Burslem School of Art
West Midlands

‘Weapons of Choice’ – David Jewkes

Text by Sean Williams

In his artwork, more particularly his painting, David Jewkes presents us with a challenge, an intriguing dichotomy. The key lies in the use of colour set against the imagery. The colouring is brash, exuberant, almost joyous. Its dazzle serves to partially camouflage what lies beneath.

The core of Jewkes’ iconography is brutal. It refers incessantly to war, yet the presentation is playful and skittish – tanks are merely toys; generals with over-size heads display their ludicrous collection of medals and sit in bath-tubs, oblivious to the reality of the carnage they purport to oversee on our behalf; and this all serves to make Jewkes’ message all the more chilling. Figures, wheels, armoury are all slightly twisted and distorted to add to our discomfort. In our unease we feel we ought to act. This terror should not go on.

The painting surface itself belies something of the battle – a warzone as paint faces off against the massed ranks of canvas, knife and brush. Regardless of motif, this paint belies something of Jewkes’ attitude, having been scraped and re-applied, scratched and interrogated to the point of screaming out its message. It is the barely suppressed anger that makes the work so powerful.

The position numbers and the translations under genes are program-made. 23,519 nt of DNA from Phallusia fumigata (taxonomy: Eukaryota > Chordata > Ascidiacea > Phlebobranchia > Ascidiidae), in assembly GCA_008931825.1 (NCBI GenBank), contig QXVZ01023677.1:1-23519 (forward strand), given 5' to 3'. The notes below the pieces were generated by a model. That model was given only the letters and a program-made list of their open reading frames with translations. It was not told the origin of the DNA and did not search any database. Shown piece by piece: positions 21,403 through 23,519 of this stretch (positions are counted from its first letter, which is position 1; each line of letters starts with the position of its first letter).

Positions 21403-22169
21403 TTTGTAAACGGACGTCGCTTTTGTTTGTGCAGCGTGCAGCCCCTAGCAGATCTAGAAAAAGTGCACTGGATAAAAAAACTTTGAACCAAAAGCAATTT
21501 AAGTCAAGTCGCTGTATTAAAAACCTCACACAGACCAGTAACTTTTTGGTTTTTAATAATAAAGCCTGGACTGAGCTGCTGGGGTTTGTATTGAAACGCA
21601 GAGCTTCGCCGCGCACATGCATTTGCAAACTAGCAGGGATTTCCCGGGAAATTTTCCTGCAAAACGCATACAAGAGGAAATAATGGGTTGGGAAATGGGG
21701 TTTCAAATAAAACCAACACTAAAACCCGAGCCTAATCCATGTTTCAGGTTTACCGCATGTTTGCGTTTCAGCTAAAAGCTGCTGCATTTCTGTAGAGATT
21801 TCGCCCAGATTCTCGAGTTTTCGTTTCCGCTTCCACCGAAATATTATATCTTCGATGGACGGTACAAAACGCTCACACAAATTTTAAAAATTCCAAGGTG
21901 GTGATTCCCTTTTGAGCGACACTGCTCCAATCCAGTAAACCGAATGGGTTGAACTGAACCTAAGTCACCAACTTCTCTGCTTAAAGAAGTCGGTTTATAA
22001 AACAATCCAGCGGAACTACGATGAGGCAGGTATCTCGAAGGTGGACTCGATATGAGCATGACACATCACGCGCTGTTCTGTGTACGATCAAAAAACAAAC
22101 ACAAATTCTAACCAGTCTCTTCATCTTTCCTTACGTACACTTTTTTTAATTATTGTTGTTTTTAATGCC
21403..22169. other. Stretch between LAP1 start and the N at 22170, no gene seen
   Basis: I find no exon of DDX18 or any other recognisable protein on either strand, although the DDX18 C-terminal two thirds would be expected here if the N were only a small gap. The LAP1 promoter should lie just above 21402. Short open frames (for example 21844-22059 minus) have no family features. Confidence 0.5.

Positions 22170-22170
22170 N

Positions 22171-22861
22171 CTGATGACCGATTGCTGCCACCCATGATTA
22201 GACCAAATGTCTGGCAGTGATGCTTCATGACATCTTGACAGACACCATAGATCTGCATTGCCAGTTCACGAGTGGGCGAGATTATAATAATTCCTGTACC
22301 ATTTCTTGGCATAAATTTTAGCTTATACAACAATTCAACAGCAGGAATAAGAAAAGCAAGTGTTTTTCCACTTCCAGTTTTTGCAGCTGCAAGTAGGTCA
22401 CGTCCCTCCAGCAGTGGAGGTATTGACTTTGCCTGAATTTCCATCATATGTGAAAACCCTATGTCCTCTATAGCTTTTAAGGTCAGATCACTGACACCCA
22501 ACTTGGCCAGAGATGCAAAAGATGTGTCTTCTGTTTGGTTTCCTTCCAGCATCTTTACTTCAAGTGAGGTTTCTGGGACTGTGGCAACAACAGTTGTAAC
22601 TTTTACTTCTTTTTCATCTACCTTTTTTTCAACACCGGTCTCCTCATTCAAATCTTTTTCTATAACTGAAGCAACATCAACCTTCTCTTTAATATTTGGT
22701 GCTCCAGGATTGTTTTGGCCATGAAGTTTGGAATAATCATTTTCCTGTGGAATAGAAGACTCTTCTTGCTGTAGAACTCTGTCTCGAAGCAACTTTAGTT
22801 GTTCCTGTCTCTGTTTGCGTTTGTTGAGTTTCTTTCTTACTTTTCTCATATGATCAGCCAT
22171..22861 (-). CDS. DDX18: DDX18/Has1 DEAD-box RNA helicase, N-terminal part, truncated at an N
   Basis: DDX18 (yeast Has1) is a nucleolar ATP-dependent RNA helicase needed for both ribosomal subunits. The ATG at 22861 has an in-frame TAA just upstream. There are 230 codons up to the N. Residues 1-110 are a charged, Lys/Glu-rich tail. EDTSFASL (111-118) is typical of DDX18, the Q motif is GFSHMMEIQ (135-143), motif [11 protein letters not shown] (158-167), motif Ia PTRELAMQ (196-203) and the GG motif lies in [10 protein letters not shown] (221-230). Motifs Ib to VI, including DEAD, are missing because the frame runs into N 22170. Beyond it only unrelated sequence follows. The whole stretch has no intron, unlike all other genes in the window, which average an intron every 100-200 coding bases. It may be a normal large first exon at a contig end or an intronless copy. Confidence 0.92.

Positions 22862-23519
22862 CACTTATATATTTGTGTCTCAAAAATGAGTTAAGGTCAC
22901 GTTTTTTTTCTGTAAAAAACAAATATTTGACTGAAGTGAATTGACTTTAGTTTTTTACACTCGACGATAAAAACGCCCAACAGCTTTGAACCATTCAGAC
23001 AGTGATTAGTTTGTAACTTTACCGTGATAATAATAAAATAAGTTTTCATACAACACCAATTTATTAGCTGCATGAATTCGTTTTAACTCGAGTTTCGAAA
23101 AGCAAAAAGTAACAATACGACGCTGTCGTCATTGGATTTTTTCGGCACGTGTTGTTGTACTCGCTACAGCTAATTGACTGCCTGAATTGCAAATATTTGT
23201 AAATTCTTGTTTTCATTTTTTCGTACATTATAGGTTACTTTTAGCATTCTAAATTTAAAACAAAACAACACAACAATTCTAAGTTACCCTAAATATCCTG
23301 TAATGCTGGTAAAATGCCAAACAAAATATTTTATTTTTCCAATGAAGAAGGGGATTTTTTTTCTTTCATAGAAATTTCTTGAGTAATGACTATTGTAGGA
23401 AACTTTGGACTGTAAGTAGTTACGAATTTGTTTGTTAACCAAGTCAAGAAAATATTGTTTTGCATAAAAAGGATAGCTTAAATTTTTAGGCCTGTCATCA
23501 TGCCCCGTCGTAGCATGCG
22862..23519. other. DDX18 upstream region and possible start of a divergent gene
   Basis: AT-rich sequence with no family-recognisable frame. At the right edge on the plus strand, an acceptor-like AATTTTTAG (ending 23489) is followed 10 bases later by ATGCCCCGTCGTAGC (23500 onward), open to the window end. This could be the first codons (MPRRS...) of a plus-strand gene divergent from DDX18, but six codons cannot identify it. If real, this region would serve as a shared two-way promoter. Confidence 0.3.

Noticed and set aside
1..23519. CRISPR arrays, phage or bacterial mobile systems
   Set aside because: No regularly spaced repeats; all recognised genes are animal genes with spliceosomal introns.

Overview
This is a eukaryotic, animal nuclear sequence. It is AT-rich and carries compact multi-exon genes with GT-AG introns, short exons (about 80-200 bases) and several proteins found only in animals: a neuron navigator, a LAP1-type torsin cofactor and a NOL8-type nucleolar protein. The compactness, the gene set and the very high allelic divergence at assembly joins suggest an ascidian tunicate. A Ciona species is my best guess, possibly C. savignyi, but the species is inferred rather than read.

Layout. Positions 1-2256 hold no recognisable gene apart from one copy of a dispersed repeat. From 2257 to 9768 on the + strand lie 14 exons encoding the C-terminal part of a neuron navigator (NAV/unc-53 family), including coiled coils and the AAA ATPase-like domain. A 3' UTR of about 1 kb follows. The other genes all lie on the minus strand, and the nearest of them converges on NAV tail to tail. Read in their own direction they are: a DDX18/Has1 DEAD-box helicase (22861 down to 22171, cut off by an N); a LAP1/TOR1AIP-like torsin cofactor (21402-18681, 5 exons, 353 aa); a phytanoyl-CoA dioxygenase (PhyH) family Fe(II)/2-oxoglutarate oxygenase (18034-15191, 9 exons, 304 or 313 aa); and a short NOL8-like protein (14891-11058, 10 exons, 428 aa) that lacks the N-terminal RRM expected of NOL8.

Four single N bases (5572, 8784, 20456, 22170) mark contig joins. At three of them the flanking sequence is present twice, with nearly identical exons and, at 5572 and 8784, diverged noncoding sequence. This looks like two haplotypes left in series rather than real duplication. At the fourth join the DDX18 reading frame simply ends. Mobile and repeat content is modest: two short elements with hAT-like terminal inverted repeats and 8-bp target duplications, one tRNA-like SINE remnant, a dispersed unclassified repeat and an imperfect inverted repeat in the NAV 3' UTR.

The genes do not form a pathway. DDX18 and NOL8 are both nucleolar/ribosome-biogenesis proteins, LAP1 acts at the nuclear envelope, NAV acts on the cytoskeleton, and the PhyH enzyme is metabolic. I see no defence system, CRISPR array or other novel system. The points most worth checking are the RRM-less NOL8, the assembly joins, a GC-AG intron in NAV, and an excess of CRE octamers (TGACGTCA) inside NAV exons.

In the drawing entitled ‘Weapons of Choice’ it is the sheer repetition of the motif that is most striking. It is a darkly poetic example of visual synecdoche, the tragedy and horror in battered army boots piled high on army boots. The labour in their depiction coldly echoes our anaesthetised overview of conflict. We are deprived of feeling.

Jewkes has developed a strategy to deal with his own military past, its effect on him, and the more general legacy it continues to leave. These paintings are deeply personal yet universally poignant and resonant. We are confronted with images of war every day of our lives, yet these paintings are haunting, featuring memories and visions passed through the artist’s severe filter. Whereas a photograph shows us telling detail, Jewkes’ painting uncovers and communicates a frightening authenticity.